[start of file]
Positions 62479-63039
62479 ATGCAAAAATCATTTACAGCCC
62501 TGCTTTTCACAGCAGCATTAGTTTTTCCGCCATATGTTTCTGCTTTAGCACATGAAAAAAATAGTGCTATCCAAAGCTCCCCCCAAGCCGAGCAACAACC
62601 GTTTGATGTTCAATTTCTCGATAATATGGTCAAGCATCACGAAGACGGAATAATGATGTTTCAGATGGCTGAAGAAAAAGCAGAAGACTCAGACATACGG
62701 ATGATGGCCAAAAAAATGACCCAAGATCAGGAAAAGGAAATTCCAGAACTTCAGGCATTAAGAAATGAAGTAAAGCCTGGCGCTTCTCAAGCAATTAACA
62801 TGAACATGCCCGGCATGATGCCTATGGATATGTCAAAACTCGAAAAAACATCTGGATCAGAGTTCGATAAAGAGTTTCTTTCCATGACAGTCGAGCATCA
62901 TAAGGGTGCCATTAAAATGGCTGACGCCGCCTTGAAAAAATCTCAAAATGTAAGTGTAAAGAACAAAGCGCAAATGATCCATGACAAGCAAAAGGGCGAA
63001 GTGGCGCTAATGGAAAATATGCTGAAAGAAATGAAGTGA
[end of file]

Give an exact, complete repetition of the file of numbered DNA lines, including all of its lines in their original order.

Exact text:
Positions 62479-63039
62479 ATGCAAAAATCATTTACAGCCC
62501 TGCTTTTCACAGCAGCATTAGTTTTTCCGCCATATGTTTCTGCTTTAGCACATGAAAAAAATAGTGCTATCCAAAGCTCCCCCCAAGCCGAGCAACAACC
62601 GTTTGATGTTCAATTTCTCGATAATATGGTCAAGCATCACGAAGACGGAATAATGATGTTTCAGATGGCTGAAGAAAAAGCAGAAGACTCAGACATACGG
62701 ATGATGGCCAAAAAAATGACCCAAGATCAGGAAAAGGAAATTCCAGAACTTCAGGCATTAAGAAATGAAGTAAAGCCTGGCGCTTCTCAAGCAATTAACA
62801 TGAACATGCCCGGCATGATGCCTATGGATATGTCAAAACTCGAAAAAACATCTGGATCAGAGTTCGATAAAGAGTTTCTTTCCATGACAGTCGAGCATCA
62901 TAAGGGTGCCATTAAAATGGCTGACGCCGCCTTGAAAAAATCTCAAAATGTAAGTGTAAAGAACAAAGCGCAAATGATCCATGACAAGCAAAAGGGCGAA
63001 GTGGCGCTAATGGAAAATATGCTGAAAGAAATGAAGTGA